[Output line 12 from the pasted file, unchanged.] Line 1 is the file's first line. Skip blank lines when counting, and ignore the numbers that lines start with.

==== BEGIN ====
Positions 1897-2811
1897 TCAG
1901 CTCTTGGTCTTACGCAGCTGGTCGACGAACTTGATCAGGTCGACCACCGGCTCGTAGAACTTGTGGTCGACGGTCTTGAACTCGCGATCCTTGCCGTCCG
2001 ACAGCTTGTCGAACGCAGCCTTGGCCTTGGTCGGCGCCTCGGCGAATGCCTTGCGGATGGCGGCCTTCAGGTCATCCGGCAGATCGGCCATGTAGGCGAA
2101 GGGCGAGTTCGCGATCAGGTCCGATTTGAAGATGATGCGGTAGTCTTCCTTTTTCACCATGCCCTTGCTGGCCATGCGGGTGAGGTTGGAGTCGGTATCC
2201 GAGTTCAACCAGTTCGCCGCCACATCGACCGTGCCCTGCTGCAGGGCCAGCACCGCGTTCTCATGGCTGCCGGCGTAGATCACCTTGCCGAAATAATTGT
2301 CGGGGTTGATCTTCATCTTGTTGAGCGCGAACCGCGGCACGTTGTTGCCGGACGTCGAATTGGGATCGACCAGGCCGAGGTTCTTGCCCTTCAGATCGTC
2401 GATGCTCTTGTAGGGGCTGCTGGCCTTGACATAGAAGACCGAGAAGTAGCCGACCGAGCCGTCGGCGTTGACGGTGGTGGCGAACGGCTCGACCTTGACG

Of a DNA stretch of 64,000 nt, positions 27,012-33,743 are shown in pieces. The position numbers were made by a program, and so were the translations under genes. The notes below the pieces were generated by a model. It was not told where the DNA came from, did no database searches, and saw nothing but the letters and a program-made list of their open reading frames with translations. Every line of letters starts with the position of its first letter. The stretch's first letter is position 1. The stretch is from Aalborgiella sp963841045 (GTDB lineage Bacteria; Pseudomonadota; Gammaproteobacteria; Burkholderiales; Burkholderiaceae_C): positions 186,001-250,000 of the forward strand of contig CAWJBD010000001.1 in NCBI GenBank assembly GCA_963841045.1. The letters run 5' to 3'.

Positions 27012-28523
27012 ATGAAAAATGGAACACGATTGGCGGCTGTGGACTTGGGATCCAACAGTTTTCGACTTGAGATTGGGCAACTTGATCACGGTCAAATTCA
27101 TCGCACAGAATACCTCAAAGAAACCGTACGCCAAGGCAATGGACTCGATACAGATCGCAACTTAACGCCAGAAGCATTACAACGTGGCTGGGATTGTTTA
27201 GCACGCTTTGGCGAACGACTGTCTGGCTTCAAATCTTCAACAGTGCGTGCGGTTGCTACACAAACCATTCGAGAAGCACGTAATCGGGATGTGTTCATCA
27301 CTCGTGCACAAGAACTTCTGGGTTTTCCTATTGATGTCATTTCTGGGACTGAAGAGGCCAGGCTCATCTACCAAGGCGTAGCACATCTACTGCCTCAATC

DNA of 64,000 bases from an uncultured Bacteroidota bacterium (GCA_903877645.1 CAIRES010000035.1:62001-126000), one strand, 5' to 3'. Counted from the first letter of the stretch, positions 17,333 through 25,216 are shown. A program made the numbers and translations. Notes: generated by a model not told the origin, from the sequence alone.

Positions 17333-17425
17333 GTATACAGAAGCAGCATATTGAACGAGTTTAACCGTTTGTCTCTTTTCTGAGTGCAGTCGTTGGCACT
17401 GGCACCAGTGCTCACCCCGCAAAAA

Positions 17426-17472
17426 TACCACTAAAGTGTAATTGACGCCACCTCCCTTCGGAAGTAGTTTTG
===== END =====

27101 TCGCACAGAATACCTCAAAGAAACCGTACGCCAAGGCAATGGACTCGATACAGATCGCAACTTAACGCCAGAAGCATTACAACGTGGCTGGGATTGTTTA